The phases of the monthly menstrual cycle are driven by shifts in hormone production. Rising and falling levels of estrogen and progesterone can induce physical and emotional changes over the course of each month, though these changes may affect every woman differently.
Levels of these hormones fall considerably in the days leading up to each period, causing about 90% of women to experience physical or mood changes, including sleep disruptions. Fluctuating hormone levels can alter a woman’s sleep stages during the night, known collectively as her sleep architecture.
Premenstrual dysphoric disorder (PMDD) is a more severe form of PMS that frequently involves more pronounced sleeping problems. Around 70% of women with PMDD report symptoms of insomnia before their period.
Substantial hormonal changes that occur during and after pregnancy can affect sleep. During pregnancy, a woman no longer experiences the same monthly fluctuations associated with the menstrual cycle, but major hormonal shifts that begin in the first trimester can cause fatigue, morning sickness, weight gain, and a range of other physical and emotional changes. Ongoing hormonal fluctuations during pregnancy can disrupt the sleep-wake cycle, and many women find sleeping problems to be the worst during the third trimester.
Within the first 24 hours after giving birth, women experience another significant hormonal shift as levels of estrogen and progesterone drop rapidly back to pre-pregnancy levels. Physical and emotional effects during this postpartum period may create sleeping difficulties or daytime sleepiness.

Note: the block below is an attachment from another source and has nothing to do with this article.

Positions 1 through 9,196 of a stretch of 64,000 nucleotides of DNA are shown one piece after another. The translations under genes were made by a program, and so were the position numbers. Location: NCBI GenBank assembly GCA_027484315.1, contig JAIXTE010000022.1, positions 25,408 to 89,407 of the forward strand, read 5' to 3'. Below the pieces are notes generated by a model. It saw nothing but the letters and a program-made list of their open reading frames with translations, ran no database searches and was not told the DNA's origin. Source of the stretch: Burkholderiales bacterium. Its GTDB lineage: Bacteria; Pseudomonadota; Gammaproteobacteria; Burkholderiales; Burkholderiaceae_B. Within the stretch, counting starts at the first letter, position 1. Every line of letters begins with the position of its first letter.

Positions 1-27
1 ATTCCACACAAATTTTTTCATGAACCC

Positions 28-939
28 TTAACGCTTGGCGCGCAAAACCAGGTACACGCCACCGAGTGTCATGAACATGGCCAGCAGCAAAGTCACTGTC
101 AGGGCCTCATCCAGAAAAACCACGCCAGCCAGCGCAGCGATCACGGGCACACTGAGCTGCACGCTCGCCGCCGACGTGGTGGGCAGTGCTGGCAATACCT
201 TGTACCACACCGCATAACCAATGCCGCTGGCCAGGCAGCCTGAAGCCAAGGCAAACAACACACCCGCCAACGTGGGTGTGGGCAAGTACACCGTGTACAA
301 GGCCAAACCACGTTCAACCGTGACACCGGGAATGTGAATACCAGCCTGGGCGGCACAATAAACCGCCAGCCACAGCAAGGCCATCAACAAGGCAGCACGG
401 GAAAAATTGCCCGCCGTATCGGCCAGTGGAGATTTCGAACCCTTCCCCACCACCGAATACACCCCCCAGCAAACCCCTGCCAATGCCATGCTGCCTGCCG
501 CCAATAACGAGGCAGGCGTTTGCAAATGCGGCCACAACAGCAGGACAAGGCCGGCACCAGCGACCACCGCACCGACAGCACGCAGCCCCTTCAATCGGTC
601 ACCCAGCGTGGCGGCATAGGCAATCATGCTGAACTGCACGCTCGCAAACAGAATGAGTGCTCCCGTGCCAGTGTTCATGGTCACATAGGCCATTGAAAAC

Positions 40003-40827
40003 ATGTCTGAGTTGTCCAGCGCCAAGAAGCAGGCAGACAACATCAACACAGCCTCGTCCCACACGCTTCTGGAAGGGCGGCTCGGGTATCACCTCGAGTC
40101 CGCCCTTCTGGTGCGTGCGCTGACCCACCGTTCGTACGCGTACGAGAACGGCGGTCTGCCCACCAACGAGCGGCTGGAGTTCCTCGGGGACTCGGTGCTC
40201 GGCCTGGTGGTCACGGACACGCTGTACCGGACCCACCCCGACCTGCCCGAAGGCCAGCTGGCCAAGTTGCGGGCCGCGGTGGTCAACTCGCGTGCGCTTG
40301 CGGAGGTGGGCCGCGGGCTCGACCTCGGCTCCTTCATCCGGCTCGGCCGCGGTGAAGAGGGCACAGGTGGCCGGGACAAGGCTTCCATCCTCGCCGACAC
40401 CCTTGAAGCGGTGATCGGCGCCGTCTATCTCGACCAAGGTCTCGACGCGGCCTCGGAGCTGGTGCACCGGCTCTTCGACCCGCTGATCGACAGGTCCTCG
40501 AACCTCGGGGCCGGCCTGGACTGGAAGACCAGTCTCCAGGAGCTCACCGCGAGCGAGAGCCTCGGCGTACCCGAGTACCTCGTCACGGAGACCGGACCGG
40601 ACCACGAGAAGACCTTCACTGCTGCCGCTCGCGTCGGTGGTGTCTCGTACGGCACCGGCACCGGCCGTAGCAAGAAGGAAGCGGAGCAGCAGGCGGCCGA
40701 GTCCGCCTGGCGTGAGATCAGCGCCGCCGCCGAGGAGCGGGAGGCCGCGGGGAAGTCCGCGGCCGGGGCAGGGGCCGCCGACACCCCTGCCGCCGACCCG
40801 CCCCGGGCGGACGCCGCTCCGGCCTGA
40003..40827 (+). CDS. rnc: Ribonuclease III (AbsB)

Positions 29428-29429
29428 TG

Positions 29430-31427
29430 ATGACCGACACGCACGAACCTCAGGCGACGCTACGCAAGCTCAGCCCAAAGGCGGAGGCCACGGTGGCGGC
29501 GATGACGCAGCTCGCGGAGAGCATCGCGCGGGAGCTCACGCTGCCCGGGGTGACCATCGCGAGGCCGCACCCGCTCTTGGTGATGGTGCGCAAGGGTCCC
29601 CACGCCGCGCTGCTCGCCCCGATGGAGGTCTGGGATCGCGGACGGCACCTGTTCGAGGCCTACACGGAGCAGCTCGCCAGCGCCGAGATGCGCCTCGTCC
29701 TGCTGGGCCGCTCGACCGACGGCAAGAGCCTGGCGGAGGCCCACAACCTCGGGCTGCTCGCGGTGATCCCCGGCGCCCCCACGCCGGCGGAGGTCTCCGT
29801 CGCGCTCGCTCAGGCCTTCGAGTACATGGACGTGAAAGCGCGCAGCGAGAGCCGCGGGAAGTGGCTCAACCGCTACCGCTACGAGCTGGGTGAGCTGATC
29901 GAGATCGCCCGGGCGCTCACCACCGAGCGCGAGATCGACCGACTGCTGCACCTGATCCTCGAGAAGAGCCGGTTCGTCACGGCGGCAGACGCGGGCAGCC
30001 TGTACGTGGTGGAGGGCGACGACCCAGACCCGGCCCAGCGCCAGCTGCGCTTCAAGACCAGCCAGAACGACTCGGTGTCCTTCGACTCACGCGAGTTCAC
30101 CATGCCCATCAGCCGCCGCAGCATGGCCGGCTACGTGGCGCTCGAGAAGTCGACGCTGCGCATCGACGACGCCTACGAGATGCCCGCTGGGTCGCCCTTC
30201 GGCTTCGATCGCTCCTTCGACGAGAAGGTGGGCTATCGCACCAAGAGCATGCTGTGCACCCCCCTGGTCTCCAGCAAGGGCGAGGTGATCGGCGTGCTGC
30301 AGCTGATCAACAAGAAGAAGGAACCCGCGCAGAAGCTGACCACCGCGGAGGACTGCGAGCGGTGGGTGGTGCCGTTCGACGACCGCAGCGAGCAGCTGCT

Sleeping problems are considered to be a core symptom of perimenopause and menopause. An estimated 38-60% of women during this time report symptoms consistent with insomnia.
Reduced or fluctuating levels of sex hormones can disturb sleep in multiple ways. For example, hormone changes can cause hot flashes and night sweats, another central symptom of the menopausal transition that affects up to 85% of women. Women with frequent night sweats may have more sleep interruptions and greater difficulty getting back to sleep.
Hormonal changes associated with aging and postmenopause may also influence sleep by altering circadian rhythms and the body’s system for regulating its temperature during a normal sleep-wake cycle. An intersection of these hormonal changes with other factors, including a higher level of mood disorders and physical ailments, likely contributes to sleeping problems in older women.
Sleep is complex and influenced by a range of factors that relate to the diverse aspects of a person’s health. Many women have sleep problems initiated by the general causes of insomnia, such as sleep disorders, mental health conditions, poor sleep habits, circadian rhythm disorders, and coexisting medical problems.